- The Washington Times - Tuesday, August 21, 2001

Ames Department Stores Inc. filed for Chapter 11 bankruptcy protection yesterday, becoming the latest victim of fierce competition from national rivals like Wal-Mart and Target.

The bankruptcy filing comes on the heels of the discount retailer's decision to close 49 stores in the 452-store chain, eliminating more than 2,000 jobs.

"After considering all available options, and in light of today's difficult economic climate, we have concluded that reorganization is the best course for Ames," said Joseph R. Ettore, Ames' chairman and chief executive, in a statement. "With the burden of our debt leverage and certain unprofitable leases removed, Ames will be better positioned to realize the strong potential of our solid base of over 400 stores."

The Rocky Hill, Conn.-based retailer, which has 14 stores in the greater Washington area, plans to keep the remaining 403 stores open as it restructures the business.

Ames is one of several discount retailers like Montgomery Ward Inc., Caldor Corp. and Bradlees Inc. that have fallen on hard times thanks to the success of retail giants Wal-Mart, Target and Kohl's.

Montgomery Ward, for example, filed for Chapter 11 bankruptcy in December, shutting the doors to its 252 stores. The 128-year-old ailing retailer, which first filed for bankruptcy in 1997, called it quits after a struggling holiday season last year.

Regional retailers like Ames have a tough time competing with the bigger chains' advertising, service, product selection and store locations.

"It's survival of the fittest," said Mark Millman, president of the Millman Search Group, a retail consulting firm. "Ames is going head to head with Wal-Mart, Target and Kohl's. They can't compete."

Like Montgomery Ward, Ames first filed for Chapter 11 bankruptcy protection in April 1990 two years after buying the 392-store Zayre chain for $788 million. After a successful reorganizing, Ames emerged from bankruptcy in December 1992 but didn't have a profitable year until 1996.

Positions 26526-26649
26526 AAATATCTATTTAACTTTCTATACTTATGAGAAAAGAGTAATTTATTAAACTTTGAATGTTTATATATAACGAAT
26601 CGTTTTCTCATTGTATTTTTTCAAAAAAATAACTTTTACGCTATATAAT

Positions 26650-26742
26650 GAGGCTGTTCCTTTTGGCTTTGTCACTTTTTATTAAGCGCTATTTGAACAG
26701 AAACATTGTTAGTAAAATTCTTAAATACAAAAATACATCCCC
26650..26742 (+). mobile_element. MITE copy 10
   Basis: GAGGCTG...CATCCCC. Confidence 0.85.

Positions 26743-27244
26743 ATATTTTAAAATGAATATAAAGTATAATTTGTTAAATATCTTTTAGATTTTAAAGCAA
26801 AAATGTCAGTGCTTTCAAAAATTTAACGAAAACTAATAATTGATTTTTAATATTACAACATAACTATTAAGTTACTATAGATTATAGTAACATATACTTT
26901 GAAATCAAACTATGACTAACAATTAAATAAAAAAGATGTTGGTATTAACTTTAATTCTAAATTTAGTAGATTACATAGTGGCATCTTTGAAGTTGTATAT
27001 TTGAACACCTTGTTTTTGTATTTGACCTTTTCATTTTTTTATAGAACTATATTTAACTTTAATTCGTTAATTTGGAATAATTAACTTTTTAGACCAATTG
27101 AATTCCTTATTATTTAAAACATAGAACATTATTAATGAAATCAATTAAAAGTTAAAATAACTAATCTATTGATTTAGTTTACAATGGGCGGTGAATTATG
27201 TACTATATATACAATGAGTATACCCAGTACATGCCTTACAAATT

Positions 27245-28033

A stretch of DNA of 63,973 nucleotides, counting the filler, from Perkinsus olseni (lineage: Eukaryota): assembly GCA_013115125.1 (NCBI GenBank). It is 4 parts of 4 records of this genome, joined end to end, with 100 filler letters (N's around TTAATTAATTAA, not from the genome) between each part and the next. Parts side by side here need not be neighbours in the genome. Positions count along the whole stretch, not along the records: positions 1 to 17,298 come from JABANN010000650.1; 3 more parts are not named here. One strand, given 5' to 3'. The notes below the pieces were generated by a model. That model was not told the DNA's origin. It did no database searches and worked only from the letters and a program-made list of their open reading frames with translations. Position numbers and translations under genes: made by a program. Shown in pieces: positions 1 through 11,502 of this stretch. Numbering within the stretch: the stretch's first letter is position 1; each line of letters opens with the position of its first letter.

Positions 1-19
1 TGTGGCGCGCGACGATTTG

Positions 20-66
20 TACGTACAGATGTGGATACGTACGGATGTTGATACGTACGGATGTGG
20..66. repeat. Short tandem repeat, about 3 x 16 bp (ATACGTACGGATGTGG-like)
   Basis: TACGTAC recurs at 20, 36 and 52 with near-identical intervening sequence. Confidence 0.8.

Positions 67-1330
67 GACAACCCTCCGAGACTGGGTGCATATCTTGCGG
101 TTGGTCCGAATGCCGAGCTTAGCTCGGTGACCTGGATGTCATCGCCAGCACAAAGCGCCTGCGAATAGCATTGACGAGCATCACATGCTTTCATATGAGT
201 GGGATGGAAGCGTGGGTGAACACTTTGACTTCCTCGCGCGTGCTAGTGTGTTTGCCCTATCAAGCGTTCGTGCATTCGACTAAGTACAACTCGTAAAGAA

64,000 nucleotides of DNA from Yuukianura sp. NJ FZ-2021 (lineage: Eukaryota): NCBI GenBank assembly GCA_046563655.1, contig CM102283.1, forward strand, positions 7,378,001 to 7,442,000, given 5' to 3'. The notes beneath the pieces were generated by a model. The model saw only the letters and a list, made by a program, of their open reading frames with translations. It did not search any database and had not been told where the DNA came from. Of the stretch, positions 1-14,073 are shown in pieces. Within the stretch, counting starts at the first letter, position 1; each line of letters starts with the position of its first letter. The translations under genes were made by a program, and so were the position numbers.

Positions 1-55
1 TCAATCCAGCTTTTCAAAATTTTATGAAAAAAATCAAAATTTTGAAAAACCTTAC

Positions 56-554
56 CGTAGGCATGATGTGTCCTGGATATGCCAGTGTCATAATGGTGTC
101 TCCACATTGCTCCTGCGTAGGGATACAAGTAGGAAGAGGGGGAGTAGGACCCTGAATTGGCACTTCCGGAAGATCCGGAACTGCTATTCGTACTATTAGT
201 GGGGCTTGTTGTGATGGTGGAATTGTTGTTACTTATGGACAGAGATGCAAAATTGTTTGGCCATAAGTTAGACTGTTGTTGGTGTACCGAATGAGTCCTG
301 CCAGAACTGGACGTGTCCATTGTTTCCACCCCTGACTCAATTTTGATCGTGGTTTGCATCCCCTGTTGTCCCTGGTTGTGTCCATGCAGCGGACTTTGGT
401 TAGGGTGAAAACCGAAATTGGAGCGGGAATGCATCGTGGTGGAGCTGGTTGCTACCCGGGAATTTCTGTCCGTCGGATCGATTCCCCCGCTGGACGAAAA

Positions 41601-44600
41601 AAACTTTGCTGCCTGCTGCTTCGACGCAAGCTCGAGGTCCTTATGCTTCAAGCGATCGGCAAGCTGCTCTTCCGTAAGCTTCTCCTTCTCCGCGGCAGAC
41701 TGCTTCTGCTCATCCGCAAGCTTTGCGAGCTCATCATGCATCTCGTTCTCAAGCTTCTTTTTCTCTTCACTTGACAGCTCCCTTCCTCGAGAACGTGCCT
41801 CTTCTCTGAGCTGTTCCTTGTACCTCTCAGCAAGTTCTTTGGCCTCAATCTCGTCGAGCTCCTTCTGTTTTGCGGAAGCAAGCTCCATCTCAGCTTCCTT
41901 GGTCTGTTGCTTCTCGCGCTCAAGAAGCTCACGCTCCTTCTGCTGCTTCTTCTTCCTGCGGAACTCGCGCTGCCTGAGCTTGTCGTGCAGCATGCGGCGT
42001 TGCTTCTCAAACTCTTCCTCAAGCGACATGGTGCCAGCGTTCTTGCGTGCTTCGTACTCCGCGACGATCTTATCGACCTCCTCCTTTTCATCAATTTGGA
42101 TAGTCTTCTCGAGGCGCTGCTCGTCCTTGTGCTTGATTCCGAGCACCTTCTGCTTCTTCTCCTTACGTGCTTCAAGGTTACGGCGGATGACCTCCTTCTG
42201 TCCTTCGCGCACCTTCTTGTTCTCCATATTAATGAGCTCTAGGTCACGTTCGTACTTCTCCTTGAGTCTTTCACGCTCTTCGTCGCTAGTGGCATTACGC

Ames, which has annual sales of $4 billion, has stores in 19 states and one in the District. The stores are concentrated in the Northeast and parts of the Midwest and Mid-Atlantic.

In May, Ames reported a first-quarter net loss of $27.7 million, compared with a loss of $29.1 million in the first quarter of last year.

July sales were down nearly 9 percent, compared with sales in July 2000.

In court papers filed in U.S. Bankruptcy Court in Manhattan yesterday, Ames listed $1.9 billion in assets and $1.55 billion in debt. The ailing company has arranged for two credit lines worth $755 million one from GE Capital for $700 million and one with Kimco Funding LLC for $55 million to pay for the reorganization.

Mr. Millman is not confident that the most recent bankruptcy filing will help Ames re-emerge as a profitable business.

"In the short term, it will help them keep their creditors at bay," he said. "But in the long run, their viability is very questionable."

Ames shares fell 2 cents to 69 cents before trading was halted on the Nasdaq Stock Market yesterday morning. Nasdaq has requested "additional information" from the company before the shares will resume trading.

Within the past six months, Ames stock has dropped $3.62, with a high of $4.31 on March 6.

Sign up for Daily Newsletters

Copyright © 2019 The Washington Times, LLC. Click here for reprint permission.

The Washington Times Comment Policy

The Washington Times welcomes your comments on Spot.im, our third-party provider. Please read our Comment Policy before commenting.


Click to Read More and View Comments

Click to Hide